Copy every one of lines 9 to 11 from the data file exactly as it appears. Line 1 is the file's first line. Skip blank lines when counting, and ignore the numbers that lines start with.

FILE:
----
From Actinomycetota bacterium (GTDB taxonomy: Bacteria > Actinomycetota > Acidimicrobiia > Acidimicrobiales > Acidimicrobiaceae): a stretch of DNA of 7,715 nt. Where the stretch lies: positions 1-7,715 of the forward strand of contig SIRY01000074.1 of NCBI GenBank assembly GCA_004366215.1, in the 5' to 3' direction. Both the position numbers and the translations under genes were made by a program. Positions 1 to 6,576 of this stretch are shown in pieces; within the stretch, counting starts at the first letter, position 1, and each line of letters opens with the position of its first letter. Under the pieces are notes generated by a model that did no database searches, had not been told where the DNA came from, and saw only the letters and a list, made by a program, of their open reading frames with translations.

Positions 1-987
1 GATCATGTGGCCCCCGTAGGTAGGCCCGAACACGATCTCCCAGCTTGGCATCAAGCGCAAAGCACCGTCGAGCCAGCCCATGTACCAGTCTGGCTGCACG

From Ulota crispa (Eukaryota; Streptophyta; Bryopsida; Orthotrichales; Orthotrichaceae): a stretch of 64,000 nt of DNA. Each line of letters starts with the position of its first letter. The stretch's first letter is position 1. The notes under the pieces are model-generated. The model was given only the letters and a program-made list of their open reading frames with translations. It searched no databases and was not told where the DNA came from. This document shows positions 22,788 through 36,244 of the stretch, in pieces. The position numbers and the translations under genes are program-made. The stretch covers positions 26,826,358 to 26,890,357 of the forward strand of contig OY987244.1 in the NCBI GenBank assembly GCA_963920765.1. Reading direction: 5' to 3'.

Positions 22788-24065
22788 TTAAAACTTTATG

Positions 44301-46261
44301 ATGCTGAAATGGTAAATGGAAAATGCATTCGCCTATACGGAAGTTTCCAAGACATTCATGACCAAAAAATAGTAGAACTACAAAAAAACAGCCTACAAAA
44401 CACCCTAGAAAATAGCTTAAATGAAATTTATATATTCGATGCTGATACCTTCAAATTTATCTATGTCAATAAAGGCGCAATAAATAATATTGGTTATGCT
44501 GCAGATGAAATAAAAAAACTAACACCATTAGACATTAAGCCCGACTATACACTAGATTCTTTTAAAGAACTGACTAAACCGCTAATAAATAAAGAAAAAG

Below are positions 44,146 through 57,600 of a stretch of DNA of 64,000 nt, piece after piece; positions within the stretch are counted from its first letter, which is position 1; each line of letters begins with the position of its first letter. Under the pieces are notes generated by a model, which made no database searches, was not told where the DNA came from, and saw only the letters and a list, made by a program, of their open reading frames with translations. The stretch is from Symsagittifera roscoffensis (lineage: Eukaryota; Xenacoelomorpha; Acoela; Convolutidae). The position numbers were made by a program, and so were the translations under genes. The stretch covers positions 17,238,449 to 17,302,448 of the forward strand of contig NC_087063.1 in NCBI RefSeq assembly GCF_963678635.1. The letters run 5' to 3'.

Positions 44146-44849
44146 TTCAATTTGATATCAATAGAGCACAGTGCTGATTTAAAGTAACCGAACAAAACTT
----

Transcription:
44401 CACCCTAGAAAATAGCTTAAATGAAATTTATATATTCGATGCTGATACCTTCAAATTTATCTATGTCAATAAAGGCGCAATAAATAATATTGGTTATGCT
44501 GCAGATGAAATAAAAAAACTAACACCATTAGACATTAAGCCCGACTATACACTAGATTCTTTTAAAGAACTGACTAAACCGCTAATAAATAAAGAAAAAG

Below are positions 44,146 through 57,600 of a stretch of DNA of 64,000 nt, piece after piece; positions within the stretch are counted from its first letter, which is position 1; each line of letters begins with the position of its first letter. Under the pieces are notes generated by a model, which made no database searches, was not told where the DNA came from, and saw only the letters and a list, made by a program, of their open reading frames with translations. The stretch is from Symsagittifera roscoffensis (lineage: Eukaryota; Xenacoelomorpha; Acoela; Convolutidae). The position numbers were made by a program, and so were the translations under genes. The stretch covers positions 17,238,449 to 17,302,448 of the forward strand of contig NC_087063.1 in NCBI RefSeq assembly GCF_963678635.1. The letters run 5' to 3'.